Announced Last Week, and as of this Tuesday, YouTube Music is Google's latest music streaming offering. While the mobile apps are visually similar to the previous version of the service, several new features have been added to reflect a re-thought-out product. There are many smart additions, while the desktop client is a very welcome addition.
The "redesigned" YouTube Music will be familiar to users of the previous iteration of the app. A simple bottom bar contains tabs for Home, a renamed hotlist, and a library. At first login, new users are greeted with a grid of artists and asked to select their favorites to begin the referral process. In the meantime, the app will ask you to provide site approval for referrals.
This Home tab is dynamically updated throughout the day based on your previous listening history, location, and activities (exercise room, sleep state, etc.). These factors combine to make "shelves" or carousels like "your favorites" and "family-friendly fun" with descriptions – "Listen again" and "Looks as if you're home" or to mention why it appeared.
Other common sections are "Similar to" artists based on their story, new releases, today's biggest hits, throwback jams, and live performances.
Compared to the previous version, I noticed that some parts of the new YouTube Music interfaces are the official audio version before music videos or even audio with only one still of the video. Google announces millions of official versions of songs before the other cover versions found on YouTube are harder to find.
This prioritization is especially true for My Mixtape, the most recommended shelves and other official playlists where the music videos were shown were previously converted to audio with album art.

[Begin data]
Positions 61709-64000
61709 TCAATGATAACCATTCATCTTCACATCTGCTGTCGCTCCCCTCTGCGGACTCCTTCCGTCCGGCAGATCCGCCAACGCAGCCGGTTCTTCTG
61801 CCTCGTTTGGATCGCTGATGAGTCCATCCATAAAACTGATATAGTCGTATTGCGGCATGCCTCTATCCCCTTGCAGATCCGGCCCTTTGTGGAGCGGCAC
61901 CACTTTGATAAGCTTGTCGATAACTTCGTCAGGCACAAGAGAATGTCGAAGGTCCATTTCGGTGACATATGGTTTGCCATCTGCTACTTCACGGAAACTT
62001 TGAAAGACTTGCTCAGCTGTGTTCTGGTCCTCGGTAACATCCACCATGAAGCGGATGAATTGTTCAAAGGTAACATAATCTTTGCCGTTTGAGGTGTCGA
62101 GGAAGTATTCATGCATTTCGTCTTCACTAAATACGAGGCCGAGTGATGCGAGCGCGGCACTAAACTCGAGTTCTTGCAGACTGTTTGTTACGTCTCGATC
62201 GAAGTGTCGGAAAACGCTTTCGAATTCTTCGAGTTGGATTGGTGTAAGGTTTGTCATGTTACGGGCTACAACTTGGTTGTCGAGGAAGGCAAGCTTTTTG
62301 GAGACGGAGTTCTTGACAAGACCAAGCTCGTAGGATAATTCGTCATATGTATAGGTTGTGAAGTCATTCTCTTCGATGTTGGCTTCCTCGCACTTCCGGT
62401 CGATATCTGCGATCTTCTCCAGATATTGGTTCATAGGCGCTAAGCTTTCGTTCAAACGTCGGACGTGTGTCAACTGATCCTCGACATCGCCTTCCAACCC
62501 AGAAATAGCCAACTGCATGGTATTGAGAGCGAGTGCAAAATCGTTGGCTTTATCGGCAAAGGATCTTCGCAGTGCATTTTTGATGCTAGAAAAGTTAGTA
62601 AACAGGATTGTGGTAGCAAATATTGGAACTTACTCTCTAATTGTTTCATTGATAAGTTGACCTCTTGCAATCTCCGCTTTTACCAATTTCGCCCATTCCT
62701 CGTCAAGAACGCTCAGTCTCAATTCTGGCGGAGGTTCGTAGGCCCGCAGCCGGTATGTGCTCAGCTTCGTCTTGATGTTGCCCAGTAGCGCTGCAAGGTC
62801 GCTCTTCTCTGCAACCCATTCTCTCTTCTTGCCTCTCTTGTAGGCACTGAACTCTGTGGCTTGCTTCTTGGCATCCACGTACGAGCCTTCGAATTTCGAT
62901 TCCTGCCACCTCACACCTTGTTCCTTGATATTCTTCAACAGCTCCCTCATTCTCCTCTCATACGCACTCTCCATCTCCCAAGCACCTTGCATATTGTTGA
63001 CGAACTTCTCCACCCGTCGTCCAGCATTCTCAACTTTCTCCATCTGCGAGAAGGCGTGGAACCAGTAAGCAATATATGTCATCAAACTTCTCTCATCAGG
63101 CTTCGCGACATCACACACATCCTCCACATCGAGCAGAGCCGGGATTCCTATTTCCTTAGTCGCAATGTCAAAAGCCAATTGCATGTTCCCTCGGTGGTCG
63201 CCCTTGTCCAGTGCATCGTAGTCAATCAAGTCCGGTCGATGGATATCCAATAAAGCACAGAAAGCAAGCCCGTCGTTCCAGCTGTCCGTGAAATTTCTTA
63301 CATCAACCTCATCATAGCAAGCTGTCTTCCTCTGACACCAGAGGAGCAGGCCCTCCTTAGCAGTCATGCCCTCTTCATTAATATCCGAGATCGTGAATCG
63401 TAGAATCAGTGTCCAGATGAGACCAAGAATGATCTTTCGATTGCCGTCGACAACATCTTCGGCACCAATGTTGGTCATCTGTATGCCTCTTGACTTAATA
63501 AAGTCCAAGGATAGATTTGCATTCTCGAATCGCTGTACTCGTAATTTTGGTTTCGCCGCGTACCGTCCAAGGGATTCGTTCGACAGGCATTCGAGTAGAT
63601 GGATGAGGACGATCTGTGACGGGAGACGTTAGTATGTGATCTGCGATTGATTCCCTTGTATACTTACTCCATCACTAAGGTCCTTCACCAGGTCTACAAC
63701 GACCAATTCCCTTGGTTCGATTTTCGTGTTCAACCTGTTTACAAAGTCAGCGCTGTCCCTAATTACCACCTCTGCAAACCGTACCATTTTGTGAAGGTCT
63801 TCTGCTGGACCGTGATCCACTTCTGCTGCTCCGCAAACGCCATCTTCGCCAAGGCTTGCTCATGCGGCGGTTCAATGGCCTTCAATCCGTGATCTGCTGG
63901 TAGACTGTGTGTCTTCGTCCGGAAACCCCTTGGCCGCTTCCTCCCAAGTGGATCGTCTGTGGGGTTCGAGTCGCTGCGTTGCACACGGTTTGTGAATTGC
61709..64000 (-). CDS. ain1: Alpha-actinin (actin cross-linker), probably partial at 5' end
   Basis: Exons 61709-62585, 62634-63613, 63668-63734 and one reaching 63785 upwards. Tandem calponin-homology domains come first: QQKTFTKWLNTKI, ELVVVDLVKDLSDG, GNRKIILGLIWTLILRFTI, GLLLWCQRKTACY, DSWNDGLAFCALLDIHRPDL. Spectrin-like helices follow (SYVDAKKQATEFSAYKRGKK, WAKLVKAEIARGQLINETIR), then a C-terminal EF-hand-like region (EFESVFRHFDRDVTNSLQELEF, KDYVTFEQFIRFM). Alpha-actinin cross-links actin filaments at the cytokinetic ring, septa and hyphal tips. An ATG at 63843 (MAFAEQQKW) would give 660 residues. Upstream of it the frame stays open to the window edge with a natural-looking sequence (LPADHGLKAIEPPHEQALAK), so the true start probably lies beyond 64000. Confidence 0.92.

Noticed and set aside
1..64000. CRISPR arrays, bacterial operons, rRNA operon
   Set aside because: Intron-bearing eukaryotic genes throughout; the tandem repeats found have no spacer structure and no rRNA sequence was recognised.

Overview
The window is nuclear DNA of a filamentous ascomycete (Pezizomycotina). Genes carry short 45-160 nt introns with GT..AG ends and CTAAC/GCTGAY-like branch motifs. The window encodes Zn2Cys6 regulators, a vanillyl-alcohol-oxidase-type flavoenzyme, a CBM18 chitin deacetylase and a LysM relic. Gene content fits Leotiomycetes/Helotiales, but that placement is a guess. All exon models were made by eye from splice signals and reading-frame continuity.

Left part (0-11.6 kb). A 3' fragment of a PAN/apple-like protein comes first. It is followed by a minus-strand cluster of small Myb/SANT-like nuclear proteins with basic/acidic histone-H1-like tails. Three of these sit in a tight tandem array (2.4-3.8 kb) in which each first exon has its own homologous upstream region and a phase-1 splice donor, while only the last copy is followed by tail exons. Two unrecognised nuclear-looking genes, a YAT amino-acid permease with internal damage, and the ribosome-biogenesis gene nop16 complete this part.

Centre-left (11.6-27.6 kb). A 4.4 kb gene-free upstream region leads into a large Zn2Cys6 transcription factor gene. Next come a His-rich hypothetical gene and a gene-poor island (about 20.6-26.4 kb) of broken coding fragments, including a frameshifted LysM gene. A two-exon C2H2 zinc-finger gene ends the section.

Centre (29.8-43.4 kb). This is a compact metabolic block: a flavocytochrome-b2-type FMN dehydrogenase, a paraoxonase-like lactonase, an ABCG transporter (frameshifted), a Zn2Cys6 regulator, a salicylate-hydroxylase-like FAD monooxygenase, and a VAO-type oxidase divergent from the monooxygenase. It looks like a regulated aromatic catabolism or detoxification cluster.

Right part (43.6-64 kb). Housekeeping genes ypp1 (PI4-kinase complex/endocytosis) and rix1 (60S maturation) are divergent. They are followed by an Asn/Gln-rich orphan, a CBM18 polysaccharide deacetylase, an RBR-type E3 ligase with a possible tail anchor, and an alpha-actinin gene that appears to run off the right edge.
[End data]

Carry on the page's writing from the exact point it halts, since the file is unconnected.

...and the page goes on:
However, on my account, where I used to be a strong YouTube Music user, I still see a lot of videos, but I think that will change in the future.
Google notes that the new music contains thousands of playlists, each containing custom YouTube cover art. Apart from recommendations, this curated approach is another focus of the new music. Any details of who they are and how long they are running, with the option to save in your library or download.
I've found that a great way to find playlists is on an artist page and scrolling to the "Which playlists are the bands you like?" Section.
It It's still too early to judge whether the recommendations of YouTube Music – supported by these three factors and presumably Google's other AI capabilities – are equivalent to something like Spotify's excellent Discover Weekly playlist after seeing the previous version of YouTube I've been using Music for a few months now, so I like the current algorithm very much.
I think YouTube Up's next feature is pretty good at recommending a mix of your previously played songs and similar new ones that you might like. After using it for a few months, I can usually play it in the background with Autoplay and get new songs that I would like to save. In terms of discovery, it's not as good as Spotify's offering, but it's good enough. I hope the new iteration makes more progress.
Formerly called "Trending", the Hotlist shows 20 videos based on currently "new, hot and trendy". It shows full-width maps with thumbnails, artists, and number of views